Saliva is the lifeblood of the mouth – it cleanses and remineralises teeth with calcium and phosphorus. It also delivers other nutrients to the gums, as well as antibacterial enzymes and immune cells.
When the mouth is dry, the teeth and gums are dry. This depletes the protection that saliva provides, rendering gums more susceptible to disease. Stress also leads to a shift towards a more acidic pH in the mouth. This, in turn, leads to acidity in the body which promotes unhealthy clenching and grinding of teeth as well as jaw discomfort.
So, managing your stress can assist in the health of your mouth. Some ways to do this include spending time in nature, establishing a good sleep routine, processing one’s emotions, yoga and meditation.
- Reduce sugar and refined carbohydrates in your diet.
When bacteria feed on sugars and carbohydrates, acids are produced which slowly destroy the enamel and dentine of the teeth, potentially leading to tooth decay.
A diet high in refined carbohydrates and sugar can also cause a shift in the pH of the mouth from slightly alkaline to acidic. This in turn promotes the overgrowth and harmful activity of disease causing bacteria.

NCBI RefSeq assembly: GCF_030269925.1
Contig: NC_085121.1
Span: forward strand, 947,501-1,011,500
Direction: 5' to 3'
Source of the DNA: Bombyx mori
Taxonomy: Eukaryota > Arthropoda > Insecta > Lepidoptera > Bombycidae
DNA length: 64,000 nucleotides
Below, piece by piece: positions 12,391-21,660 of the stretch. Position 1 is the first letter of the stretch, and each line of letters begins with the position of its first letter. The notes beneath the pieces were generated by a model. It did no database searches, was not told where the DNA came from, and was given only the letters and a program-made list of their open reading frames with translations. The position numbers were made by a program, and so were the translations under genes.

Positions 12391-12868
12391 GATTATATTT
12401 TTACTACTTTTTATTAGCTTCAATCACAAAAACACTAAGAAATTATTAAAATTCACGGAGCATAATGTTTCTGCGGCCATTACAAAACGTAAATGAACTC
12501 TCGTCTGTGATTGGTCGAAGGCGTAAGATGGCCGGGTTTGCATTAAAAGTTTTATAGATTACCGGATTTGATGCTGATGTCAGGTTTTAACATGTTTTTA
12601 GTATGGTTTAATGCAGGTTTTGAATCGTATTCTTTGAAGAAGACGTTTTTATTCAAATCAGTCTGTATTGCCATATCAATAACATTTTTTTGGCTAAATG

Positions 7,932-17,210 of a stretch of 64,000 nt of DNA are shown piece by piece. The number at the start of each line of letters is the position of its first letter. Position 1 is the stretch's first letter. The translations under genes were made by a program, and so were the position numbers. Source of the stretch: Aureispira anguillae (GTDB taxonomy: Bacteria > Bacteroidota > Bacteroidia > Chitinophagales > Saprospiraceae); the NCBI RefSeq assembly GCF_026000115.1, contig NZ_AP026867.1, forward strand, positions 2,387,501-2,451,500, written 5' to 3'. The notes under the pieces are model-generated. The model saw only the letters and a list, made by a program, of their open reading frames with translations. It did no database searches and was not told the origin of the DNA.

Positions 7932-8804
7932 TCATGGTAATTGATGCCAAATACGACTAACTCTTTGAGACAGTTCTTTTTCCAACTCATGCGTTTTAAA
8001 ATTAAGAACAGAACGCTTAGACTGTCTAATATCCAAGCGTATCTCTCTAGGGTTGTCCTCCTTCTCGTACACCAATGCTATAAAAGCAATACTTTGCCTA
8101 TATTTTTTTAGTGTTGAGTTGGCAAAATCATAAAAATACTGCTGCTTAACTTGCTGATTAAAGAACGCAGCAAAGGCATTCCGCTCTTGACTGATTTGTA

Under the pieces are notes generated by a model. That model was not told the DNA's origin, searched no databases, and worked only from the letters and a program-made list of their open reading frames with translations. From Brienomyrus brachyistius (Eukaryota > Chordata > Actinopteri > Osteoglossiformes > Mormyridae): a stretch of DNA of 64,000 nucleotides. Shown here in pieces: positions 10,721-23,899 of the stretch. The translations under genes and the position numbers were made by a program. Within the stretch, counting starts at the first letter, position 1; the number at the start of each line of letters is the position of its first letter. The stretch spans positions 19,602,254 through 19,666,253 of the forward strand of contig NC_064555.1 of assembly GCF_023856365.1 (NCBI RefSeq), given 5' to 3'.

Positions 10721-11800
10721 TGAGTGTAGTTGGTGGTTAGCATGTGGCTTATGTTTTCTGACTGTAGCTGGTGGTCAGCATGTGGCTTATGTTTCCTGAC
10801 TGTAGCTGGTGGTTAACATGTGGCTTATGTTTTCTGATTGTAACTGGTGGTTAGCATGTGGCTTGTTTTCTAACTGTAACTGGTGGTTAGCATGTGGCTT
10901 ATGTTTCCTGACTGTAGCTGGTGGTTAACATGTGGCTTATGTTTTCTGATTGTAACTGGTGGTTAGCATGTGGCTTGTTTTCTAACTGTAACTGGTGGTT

- Ensure good nutrition.
It goes without saying that good nutrition is the cornerstone of health in every sense.
What we eat and how we eat also plays an important role in the health of our mouths.
- Increase your intake of alkalising, anti-inflammatory, antioxidant-rich foods such as fresh fruit and vegetables.
- Stay well hydrated.
- Support your gut health with fermented foods such as kimchi and sauerkraut.
- Eat more naturally fibrous foods such as carrots and apples. These have a cleansing effect on the mouth.
- Check your oral hygiene products and daily oral care routine.
Consider the oral-care products you are using.
Detergent based toothpastes and alcohol containing mouthwashes can disturb the microbiome balance, stripping both harmful and beneficial bacteria.
Consider swapping to an alcohol free version of herbal mouthwash or using coconut oil.
Clean your tongue daily using a tongue scraper to remove toxins from the mouth, thereby preventing entry to body.
Find out more about Dr Patel and Anokhi dental clinic here.